IWishIWasABook.com, 31st October 2013
Halloween is upon us, and to celebrate we're delighted to present a guest blog post from author Neil Spring. Neil's debut novel, The Ghost Hunters, is a historical ghost story that skillfully weaves fact with fiction. The Ghost Hunters is creepy and haunting, and is a perfect Halloween read. Here, the author explains where fiction and research and speculation meet.
Neil writes: "It's a ghost story, based on a ghost story," I explain, whenever anyone asks what the book's about. But that's not to imply that this is your average, run of the mill tale about a spooky old house. The novel is a commentary on a bygone age - a war torn nation, beside itself with grief, longing for purpose and hope.
Three years ago, I visited the Harry Price Magical Library at the University of London, Senate House, where shadows stalk the dusty stacks and secrets linger. This collection is the largest of its kind anywhere in the world, complete with rare and ancient volumes on the arts of magic and summoning ghosts.
I went because I wanted to learn more about the man who created it: the main character in my novel - Harry Price, who promised the nation that he would uncover the truth about life after death, and was made famous because of his investigation of Borley Rectory, which he dubbed, "The Most Haunted House in England."
Historical fiction grants you a different sort of freedom. It enables you to go back and reimagine these people who loved and lived, and create your own interpretation as to their motivations. In Harry Price's case, I wanted to know: why was he so determined to prove the truth about life after death? And why were so many eminent psychologists and scientists prepared to follow him on that quest?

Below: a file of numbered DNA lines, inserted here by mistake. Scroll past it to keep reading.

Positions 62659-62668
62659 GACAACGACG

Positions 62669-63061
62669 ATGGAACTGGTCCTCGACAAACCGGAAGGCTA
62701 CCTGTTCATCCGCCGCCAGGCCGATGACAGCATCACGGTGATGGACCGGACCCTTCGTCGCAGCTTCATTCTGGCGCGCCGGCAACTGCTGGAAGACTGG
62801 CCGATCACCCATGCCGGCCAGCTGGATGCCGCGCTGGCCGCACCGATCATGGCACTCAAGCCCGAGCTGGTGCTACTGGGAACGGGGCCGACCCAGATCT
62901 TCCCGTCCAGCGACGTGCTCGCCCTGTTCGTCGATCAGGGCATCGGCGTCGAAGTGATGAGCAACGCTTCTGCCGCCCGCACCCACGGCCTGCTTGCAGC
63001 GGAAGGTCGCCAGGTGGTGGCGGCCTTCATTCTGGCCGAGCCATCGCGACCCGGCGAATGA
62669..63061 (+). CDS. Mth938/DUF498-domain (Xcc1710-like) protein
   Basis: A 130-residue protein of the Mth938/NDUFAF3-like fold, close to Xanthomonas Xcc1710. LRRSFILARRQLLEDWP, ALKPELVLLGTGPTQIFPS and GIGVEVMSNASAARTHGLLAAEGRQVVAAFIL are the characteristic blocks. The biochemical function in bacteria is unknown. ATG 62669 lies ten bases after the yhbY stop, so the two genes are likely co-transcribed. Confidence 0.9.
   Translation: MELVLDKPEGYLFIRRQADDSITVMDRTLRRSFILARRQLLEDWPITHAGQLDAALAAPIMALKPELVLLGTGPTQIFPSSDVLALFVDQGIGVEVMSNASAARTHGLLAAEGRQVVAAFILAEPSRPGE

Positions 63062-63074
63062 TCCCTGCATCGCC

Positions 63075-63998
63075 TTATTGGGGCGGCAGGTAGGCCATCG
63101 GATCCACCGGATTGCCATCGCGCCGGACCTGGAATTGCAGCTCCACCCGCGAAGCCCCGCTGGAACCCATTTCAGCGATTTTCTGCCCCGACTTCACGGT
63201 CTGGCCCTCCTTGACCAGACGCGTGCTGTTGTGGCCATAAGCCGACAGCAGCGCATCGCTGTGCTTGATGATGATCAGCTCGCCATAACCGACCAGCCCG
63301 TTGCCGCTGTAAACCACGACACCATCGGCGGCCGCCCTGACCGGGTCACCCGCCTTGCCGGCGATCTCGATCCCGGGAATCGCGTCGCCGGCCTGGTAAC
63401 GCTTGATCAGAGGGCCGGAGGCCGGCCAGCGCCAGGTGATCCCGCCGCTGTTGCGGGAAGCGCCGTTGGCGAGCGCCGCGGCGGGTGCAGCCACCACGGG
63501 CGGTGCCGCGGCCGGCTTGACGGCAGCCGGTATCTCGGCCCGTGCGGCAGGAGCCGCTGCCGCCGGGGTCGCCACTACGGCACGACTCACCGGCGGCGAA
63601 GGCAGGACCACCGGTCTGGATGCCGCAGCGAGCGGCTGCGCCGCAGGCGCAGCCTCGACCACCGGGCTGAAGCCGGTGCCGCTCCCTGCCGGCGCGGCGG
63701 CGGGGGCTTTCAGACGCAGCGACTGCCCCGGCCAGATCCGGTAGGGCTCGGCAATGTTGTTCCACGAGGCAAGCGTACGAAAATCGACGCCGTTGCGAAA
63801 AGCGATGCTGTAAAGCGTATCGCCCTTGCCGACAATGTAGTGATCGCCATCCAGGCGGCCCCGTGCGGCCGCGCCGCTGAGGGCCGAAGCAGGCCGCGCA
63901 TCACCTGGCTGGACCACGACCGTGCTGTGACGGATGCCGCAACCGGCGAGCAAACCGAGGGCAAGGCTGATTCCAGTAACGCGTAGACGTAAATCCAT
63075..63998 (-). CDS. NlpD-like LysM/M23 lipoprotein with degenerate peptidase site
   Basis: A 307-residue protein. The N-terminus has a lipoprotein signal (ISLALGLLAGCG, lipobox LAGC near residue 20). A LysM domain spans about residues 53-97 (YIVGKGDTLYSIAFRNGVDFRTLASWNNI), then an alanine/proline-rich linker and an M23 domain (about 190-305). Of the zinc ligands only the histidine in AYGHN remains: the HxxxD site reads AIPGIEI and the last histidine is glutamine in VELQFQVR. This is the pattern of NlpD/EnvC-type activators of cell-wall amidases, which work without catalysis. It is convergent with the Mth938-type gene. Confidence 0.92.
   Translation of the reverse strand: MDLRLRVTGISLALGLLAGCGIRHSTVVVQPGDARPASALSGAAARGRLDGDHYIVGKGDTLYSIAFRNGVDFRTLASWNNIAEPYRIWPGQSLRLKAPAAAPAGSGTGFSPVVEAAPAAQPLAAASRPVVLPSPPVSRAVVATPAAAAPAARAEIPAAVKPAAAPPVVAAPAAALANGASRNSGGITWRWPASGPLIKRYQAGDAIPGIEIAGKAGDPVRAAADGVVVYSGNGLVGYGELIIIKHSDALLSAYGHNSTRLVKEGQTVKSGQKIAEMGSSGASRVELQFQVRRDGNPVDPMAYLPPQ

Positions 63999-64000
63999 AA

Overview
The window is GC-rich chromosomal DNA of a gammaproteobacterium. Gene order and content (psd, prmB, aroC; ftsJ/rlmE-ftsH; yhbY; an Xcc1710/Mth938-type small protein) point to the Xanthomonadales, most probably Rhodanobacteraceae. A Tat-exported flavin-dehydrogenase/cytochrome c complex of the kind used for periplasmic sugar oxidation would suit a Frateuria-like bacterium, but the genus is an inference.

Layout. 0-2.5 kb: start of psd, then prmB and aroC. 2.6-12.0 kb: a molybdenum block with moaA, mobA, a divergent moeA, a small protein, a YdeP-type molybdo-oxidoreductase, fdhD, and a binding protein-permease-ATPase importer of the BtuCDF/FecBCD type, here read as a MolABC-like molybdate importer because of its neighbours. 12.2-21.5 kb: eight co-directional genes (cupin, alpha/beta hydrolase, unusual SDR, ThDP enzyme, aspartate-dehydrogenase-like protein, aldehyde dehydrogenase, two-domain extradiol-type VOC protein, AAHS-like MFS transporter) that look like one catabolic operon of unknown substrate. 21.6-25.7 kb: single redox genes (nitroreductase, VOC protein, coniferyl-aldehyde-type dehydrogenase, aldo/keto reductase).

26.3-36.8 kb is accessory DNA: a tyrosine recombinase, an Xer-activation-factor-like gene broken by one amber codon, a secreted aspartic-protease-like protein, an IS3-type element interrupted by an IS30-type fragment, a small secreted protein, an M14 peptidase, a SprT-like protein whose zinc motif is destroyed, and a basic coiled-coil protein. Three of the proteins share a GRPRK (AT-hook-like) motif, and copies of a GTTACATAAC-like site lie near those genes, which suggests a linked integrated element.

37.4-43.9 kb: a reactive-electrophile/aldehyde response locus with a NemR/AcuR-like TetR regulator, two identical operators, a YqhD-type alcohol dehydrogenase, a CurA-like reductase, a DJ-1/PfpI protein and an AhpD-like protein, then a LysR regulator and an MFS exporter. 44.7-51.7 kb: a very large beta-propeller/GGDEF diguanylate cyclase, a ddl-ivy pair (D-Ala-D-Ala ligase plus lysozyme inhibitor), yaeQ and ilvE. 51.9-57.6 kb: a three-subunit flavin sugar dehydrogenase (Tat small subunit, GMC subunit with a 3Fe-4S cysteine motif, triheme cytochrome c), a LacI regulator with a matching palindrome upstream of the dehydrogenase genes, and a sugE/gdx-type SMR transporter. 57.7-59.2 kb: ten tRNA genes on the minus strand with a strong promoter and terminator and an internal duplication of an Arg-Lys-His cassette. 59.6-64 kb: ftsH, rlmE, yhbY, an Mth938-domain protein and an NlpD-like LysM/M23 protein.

I plundered the archives, re-discovered his many investigations, his letters and articles. I wanted to explore the many aspects of this fascinating character and discover what set him on his path of investigation into the unknown?
But the more I read, the more I discovered about Price's private life and his curious, contradictory beliefs, which oscillated between scepticism and belief. And the more intrigued I became.
It isn't true to assume that just because you are writing about people who lived and actual events, that the creative process is any easier. Obviously, historical facts provide you with a base, but that base needs to be explored through an original narrative voice, with its own interpretation, as well as a complex cast of supporting characters.
At the same time, when you stop to consider that you are writing about real events, the hand of history occasional forces you to go back, to reconsider, to ask yourself: "Have I been fair to this character? Is this how they should be remembered." You feel a duty to history and to them. But ultimately, as a writer, your first duty is to your reader and plot, and the integrity of the piece as a standalone work of art.
The generation that created the Borley Rectory legend could probably never have imagined that seventy years later we would still be talking about rambling old house, where candlesticks were hurled across rooms, witnesses turned out of bed, and mystery writing appeared on the walls. But here we are. The famous gates to that place are about to be re-opened, but I have used detailed footnotes and a lengthy afterword to explain what is real and what is not.
What's interesting to me, isn't what the story tells us about spirituality and life after death, but rather, what it tells us about the living and the era they inhabited. The characters at Borley, the people who interacted with Harry Price at his Laboratory, were part of grieving nation – in some ways a desperate nation – that needed something to believe in after the atrocities of the First World War. It was an era choked with grief and longing for hope. And there is no case that better highlights the essence of the age than Borley Rectory.
Neil Spring, Halloween 2013